By Courtney Trenwith
The increasing number of new affordable residential projects in Dubai have not come soon enough, says Courtney Trenwith
Could the days of grandiose designs and lavish launches be over for the Dubai property market? At least every second new development of late is substantially toned down compared to the past decade - and this is good news.
It is another sign of a maturing market — a description analysts and developers alike have been increasingly using to describe regulation and investor sentiment. Now it can also be applied to developers, who are becoming far more in touch with what buyers really want — an affordable home.
Last week alone, two new ‘affordable housing’ developments were announced: Dubai South is releasing apartments starting at $76,000 in its The Pulse development, while Shaikhani Group said it would build an entire residential block of studio apartments, starting at $109,000.
It is the continuation of a growing trend that started about 18 months ago.
Part of the reason is that the ‘buyers’ are changing. While during the first decade of Dubai’s open property market investors were typically either locals or wealthy businessmen who then rented out their properties, there has been an increasing number of end-users joining the market since it began recovering from the 2008-09 crash.
The increase in end-users initially coincided with a trend in expats calling Dubai home — home with a sense on longevity, not just their short-term shelter. And when people decide to stay long-term, they often want to plant some roots and invest in bricks and mortar.
The problem has been that the average apartment, let alone villa, costs at least half-a-million dollars. Coupled with tighter lending restrictions, including the requirement for a 20 percent deposit, buying in Dubai has not been easy for the middle income earner.
Nshama was among the first to react to the dearth of affordable housing. Its Town Square master development announced in March last year is planned to include more than 3,000 townhouses and 18,000 apartments aimed at first-home buyers. The cheapest, according to its website, are about $245,000, with either one or two bedrooms. The first apartments are due to be handed over next year.
Announcing the Zahra Apartments in April 2015, Nshama CEO Fred Durie said they “offer an unmatched value proposition for aspiring home-owners”.
Indeed they do, but some — perhaps now used to the average Dubai apartment — have complained that the homes are small overall, suggesting a compromise has been made on the size of bedrooms and/or living space.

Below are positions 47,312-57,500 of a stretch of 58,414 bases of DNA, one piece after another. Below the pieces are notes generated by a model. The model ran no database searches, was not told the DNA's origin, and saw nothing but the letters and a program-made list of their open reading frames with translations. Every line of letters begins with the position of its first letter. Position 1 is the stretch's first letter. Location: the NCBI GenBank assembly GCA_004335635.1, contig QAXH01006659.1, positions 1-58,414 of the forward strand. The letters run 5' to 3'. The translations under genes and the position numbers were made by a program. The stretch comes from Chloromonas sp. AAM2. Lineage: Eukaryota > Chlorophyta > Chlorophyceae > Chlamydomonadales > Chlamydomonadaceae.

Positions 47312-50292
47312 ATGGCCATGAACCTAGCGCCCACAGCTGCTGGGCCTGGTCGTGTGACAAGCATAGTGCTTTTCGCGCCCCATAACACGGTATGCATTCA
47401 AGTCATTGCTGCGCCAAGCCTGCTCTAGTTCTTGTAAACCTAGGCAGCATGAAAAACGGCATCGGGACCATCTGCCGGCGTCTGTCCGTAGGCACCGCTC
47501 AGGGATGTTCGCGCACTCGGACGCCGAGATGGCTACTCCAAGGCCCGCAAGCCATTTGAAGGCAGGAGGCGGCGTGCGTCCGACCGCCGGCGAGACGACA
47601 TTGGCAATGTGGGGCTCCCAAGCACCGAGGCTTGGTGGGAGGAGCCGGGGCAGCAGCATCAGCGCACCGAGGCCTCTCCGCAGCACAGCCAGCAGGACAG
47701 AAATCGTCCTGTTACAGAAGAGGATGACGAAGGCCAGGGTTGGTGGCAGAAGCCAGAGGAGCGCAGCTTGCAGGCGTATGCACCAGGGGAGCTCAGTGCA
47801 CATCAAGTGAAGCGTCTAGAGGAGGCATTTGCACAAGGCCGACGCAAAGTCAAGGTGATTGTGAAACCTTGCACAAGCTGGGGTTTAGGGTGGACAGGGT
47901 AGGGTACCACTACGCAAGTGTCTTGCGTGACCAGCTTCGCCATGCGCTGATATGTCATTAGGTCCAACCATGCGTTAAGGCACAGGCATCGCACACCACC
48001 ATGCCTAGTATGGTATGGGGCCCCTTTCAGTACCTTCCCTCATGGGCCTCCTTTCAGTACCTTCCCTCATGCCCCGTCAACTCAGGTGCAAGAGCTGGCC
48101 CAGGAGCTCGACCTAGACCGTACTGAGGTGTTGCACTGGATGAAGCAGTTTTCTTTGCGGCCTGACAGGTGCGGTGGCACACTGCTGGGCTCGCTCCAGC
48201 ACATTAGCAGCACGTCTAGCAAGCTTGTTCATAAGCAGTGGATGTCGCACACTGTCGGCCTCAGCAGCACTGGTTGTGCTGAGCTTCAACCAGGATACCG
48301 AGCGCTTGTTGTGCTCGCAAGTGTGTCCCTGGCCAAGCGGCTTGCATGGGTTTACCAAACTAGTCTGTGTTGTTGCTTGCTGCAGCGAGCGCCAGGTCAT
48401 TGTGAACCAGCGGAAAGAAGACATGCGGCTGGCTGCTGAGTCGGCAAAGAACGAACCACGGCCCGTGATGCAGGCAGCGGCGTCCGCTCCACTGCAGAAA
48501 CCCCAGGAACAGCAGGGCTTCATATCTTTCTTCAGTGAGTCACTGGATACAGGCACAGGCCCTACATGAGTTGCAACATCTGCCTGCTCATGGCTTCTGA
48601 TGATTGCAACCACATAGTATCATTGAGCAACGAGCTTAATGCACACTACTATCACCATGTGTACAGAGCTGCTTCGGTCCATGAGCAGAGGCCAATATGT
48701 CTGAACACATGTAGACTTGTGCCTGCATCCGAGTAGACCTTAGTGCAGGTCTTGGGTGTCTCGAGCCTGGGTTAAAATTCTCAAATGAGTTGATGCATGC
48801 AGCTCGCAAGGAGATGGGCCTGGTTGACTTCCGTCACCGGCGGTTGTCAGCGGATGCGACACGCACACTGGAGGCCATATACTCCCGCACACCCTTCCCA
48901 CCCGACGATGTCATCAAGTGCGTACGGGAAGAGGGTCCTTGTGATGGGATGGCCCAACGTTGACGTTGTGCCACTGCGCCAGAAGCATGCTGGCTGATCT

But with plenty of amenities within the development — Town Square, for example, is designed to include retail, playgrounds, swimming pools and other facilities — there should be little reason to remain cooped up inside, if space is an issue for some residents. For others, just getting a foot on the property ladder is worth downsizing, even if only initially.
Commentators also have suggested that Dubai South’s close proximity to what will become the biggest airport in the world, Al Maktoum International, means it will have to offer attractive prices, with or without an affordability demand.
But when you consider that Danube Properties has sold out all of its six affordable housing developments, there is no question demand is strong.
Chairman Rizwan Sajan explained the trend succinctly in June when he said “almost everyone wants a home of their own”.
When monthly mortgage repayments that lead to a tangible asset compare to rent, which is the case in Dubai currently, anyone with savings would opt for the former. Developers that recognise this and meet the demand will not need to offer free cars or waterfalls in foyers to attract buyers.
The affordable housing model is going to offer both challenges and opportunities to the banks in regards to lending. Most banks will offer 25 year mortgages however they have lower mortgage limits, often at 500,000 AED which would equate to a 666k property price ($181,405) at 75% loan to value. Most bank mortgage advisors have monthly targets of 2.5M however a 4M target is typically the norm. This means that even if they could offer a 75% mortgage they would have to process between 12 - 19 mortgages a month based on a $76,000 purchase price, this simply isn't practical or possible. I suppose a more likely outcome would be a 280k AED ($76k) personal loan over 4 years which would be circa 6,650 AED pm at 6.5% APR. As long as the customer earned over 13,500 PM and had under 5k credit limit on their cards and no other UAE debt then the personal loan route may work.